I joined the first three hours of a December 3, 2015 all-day meeting on parity in theatre, involving some two dozen women, one man, and a multitude of organizations, initiatives, and publications that work on the topic. “P” words seem to rule in this work lately—“parity” and “performance” and “patriarchy.” The day’s private meetings (one in morning and another in the afternoon) and a public livestreamed conversation fall under the action label of “Percolating Gender Parity.”
We talked about what we were doing, what we had learned, and what might be the next steps—the typical advocate worksheet tick boxes to mull through recent achievements and frustrations and to energize ourselves for the future. Call it “parity” or “equity” or simple “representation”—we all had something to say on the subject and were revved up to generate some action plans. For some, the work they discussed was out of passion (read: work without pay). For a few folks, this work constitutes their day job, their main job, their salaried position. And I was in the room to talk about data.
Data Gathering on Women in Theatre Continues Apace
Many recent national and regional US studies analyze the status of women in theatre. The familiar focus on playwrights and directors continues to find that male voices dominate seasons and positions of power. The Count published by The Dramatists Guild and the Lilly Awards in the Nov/Dec 2015 issue of The Dramatist reports analyses of 2508 productions from 1486 unique authors in 153 theatres across the United States over three seasons (2011-2012 through 2013-2014) and finds the work of women playwrights featured in less than a quarter (22 percent) of the productions studied. New findings from the ongoing Women’s Leadership Study examine various paths and obstacles to leadership positions in nonprofit theatres. National advocacy in recent years on behalf of playwrights has taken many forms, including the efforts of The Kilroys annual lists of work by women writers (46 in 2014 and 53 in 2015) recommended by playwrights, dramaturgs, and artistic directors across the country.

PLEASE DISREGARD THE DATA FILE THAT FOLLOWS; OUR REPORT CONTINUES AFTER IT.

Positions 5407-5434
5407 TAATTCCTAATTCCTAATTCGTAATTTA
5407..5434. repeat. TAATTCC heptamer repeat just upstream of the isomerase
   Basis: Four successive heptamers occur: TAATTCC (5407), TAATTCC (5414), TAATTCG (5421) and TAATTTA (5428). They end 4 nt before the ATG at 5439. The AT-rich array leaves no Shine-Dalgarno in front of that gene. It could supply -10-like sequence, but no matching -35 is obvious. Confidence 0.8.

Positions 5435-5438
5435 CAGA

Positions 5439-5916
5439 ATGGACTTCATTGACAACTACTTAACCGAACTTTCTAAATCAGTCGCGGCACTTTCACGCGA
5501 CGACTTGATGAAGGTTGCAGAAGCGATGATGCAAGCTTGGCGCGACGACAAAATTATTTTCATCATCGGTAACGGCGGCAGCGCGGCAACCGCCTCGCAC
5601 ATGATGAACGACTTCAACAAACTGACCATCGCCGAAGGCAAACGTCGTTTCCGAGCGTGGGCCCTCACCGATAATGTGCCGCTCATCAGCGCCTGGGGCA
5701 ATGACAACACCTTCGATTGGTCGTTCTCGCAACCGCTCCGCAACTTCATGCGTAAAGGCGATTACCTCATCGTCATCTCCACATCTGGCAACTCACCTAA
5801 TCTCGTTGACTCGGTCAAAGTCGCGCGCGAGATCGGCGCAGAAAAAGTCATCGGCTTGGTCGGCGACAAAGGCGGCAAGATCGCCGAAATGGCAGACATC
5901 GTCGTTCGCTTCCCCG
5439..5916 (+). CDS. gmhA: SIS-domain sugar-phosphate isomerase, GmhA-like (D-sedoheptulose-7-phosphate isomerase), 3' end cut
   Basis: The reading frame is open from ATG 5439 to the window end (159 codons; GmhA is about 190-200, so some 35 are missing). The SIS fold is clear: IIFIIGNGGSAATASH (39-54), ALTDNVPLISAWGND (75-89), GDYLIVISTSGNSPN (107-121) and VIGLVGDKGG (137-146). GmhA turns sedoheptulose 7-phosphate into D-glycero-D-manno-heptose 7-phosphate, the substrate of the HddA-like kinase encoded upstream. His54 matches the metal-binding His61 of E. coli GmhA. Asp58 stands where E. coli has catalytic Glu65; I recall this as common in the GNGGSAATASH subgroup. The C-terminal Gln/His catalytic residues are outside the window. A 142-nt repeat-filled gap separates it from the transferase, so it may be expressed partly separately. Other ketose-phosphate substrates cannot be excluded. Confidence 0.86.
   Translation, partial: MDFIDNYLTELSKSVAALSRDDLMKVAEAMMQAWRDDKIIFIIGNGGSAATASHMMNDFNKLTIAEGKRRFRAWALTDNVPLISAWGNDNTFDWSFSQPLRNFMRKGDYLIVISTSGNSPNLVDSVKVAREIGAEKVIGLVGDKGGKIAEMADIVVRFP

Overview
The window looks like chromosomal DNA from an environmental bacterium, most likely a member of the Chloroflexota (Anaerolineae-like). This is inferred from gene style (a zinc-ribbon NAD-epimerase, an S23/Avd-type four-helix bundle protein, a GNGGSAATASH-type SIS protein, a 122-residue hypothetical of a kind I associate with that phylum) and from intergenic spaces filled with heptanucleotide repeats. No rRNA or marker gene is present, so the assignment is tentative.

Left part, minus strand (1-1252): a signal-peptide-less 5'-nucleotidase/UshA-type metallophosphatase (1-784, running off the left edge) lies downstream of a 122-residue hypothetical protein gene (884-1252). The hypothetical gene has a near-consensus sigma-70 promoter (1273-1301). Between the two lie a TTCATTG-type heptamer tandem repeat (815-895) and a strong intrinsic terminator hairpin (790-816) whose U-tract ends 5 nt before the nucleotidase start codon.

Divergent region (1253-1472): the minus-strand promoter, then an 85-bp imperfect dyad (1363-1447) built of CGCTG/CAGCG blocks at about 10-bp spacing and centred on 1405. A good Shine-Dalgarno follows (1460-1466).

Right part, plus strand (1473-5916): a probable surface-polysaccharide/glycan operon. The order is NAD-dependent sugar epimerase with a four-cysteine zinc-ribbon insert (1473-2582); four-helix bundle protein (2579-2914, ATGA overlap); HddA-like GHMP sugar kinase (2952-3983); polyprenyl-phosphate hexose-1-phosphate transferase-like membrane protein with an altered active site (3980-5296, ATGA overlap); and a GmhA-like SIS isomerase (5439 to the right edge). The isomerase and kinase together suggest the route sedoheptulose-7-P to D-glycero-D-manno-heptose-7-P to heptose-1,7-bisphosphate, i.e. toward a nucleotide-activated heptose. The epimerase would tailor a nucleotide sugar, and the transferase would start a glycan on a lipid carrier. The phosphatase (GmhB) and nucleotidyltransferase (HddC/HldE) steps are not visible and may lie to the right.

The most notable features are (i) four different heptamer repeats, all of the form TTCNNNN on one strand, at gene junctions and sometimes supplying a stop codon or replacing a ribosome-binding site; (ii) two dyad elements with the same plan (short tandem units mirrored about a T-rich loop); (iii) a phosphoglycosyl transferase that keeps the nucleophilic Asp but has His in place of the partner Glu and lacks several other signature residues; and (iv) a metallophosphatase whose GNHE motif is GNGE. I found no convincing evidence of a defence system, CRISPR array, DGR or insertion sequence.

I co-authored the Women Count studies in 2014 and 2015, released by the League of Professional Theatre Women, that provide data on hiring parity in Off-Broadway theatres for playwrights, directors, designers, and other professionals not captured in many current research and advocacy efforts. The Women Count 2015 report analyzes employment for 13 professional roles in 455 Off- and Off-Off-Broadway productions by 22 theatre companies in five complete seasons, 2010-2011 through 2014-2015. Women playwrights range from a low of 28 percent in 2011-2012 to a high of 36 percent in 2012-2013, and are consistently much more common among “new” plays (plays with first productions in 2005 or more recent) than older plays produced by theatres tracked in the study. Rates of new plays by women range from a low of 32 percent in 2011-2012 to a high of 42 percent in 2012-2013. Directors range from a high of 40 percent women in 2014-2015 to a low of 22 percent women in 2011-2012. Lighting designs are overwhelmingly by men in many years (8 percent women lighting designer credits in 2012-2013) and costume designers dominated by women in many years (79 percent women in 2012-2013).